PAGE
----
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‘Not retroactive’

McGirt takes another hit in high court


Saying the McGirt decision that threw Oklahoma jurisprudence into a tailspin in 2021 is “not retroactive,” Oklahoma Attorney General John O’Connor declared a major victory for the state.

The gist of the McGirt decision charged the state lacked jurisdiction to prosecute violent crimes that occurred on Indian land or if the victim or perpetrator were members of an Indian tribe.

Hitting close to home, the decision called into question the conviction and death sentence of Shaun Bosse, who brutally murdered Katrina Griffin, 24, and her two young children – Christian Griffin, 8, and Chasity Hammer, 4 – in 2010 in McClain County.

The victims were members of the Chickasaw Nation.

The Oklahoma Court of Criminal Appeals unanimously made that decision in Parish v. Oklahoma and on Monday, the United States Supreme Court refused to consider Parish’s appeal of that decision.

Clifton Parish was convicted of second-degree murder in the 2010 beating and shooting death of Robert Strickland in Hugo. He sought to have the nation’s highest court throw out his conviction by arguing that McGirt is retroactive.

O’Connor said Parish’s conviction is one of many that will now stand, with the Supreme Court’s decision announced today.

“This is an important victory for the safety of victims, families of victims, and the people of Oklahoma,” O’Connor said. “Victims and their families will not be required to relive their tragic experiences by testifying in new trials, or worse, seeing the perpetrators out in society.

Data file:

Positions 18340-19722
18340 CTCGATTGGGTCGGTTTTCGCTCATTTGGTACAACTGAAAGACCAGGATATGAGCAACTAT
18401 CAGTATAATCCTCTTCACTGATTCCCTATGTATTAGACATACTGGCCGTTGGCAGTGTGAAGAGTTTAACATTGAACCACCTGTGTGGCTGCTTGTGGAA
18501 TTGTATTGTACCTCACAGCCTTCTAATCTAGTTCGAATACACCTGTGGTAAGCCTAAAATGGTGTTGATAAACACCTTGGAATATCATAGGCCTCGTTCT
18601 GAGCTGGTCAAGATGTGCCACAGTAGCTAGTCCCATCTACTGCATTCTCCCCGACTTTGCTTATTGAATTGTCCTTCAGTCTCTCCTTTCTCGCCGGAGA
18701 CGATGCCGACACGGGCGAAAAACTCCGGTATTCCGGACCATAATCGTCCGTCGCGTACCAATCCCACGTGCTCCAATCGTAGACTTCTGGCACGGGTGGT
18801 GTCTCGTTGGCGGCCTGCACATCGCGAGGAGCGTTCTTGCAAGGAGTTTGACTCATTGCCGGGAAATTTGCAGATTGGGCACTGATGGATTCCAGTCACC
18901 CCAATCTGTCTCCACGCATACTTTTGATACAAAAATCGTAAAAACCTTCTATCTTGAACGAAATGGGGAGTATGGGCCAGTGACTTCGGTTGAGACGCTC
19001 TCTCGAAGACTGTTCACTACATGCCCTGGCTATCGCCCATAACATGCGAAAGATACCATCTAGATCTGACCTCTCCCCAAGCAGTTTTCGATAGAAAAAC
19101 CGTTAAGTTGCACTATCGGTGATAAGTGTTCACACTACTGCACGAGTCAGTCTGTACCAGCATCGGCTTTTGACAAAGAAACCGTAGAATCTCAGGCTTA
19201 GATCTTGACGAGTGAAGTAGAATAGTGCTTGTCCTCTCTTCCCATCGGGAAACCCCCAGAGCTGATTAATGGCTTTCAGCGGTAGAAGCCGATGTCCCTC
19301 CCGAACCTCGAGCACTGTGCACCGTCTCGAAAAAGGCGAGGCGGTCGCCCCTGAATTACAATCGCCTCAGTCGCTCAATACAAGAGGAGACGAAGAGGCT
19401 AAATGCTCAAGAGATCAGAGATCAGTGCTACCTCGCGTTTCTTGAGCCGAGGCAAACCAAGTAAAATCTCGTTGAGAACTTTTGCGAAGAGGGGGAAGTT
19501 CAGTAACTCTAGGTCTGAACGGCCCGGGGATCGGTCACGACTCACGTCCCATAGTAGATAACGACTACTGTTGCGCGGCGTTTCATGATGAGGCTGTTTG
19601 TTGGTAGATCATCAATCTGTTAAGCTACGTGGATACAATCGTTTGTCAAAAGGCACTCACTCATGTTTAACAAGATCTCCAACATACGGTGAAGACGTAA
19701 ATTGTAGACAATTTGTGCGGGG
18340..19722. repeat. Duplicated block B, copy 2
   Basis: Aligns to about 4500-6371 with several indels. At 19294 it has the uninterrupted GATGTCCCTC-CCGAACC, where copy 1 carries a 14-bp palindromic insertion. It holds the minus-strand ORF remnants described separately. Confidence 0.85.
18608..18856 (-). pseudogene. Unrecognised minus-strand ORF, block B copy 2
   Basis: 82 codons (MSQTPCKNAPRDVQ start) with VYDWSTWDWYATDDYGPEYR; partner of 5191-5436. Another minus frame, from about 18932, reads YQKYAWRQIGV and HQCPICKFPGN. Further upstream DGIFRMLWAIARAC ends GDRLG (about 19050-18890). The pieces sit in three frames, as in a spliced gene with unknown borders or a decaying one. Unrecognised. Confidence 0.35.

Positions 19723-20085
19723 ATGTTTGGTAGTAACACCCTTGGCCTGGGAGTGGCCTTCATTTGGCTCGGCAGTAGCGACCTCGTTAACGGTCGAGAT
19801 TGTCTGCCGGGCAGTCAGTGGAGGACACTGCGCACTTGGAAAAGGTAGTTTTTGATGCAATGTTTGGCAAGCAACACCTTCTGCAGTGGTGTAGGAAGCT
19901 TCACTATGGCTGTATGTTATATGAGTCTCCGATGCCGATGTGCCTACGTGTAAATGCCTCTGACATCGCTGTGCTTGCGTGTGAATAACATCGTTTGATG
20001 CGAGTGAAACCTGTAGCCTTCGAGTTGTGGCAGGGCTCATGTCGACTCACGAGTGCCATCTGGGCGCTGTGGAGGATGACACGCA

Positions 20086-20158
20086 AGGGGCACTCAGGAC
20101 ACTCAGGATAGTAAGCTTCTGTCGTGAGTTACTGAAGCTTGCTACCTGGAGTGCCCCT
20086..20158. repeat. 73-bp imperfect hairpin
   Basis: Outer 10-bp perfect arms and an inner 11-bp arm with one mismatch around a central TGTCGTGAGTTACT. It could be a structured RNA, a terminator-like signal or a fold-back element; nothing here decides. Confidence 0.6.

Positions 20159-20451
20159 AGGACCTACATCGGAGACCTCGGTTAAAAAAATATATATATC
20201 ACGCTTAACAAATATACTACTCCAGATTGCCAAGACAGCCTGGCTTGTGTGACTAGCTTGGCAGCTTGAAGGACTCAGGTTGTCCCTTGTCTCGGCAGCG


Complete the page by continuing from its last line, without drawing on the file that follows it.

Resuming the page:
“We are hopeful that this is the first step in having the McGirt decision overturned or clarified and limited. Even without retroactive application, McGirt has opened prison doors and let violent criminals go free.”

The Cherokee, Chickasaw, Choctaw, and Muscogee (Creek) Nations, although they declined to file a brief in the Supreme Court, previously filed a brief in Oklahoma’s highest criminal court encouraging the retroactive application of McGirt, to void long-final criminal convictions.

The Nations were joined in their position by the pro-criminals’ rights interest group, the Oklahoma Criminal Defense Lawyer’s Association, which filed briefs both before Oklahoma’s court and the Supreme Court.

“Despite finding ourselves on opposite sides of these legal issues, my office will continue to endeavor to work with the Indian Nations toward meaningful solutions that benefit all Oklahomans,” O’Connor said.


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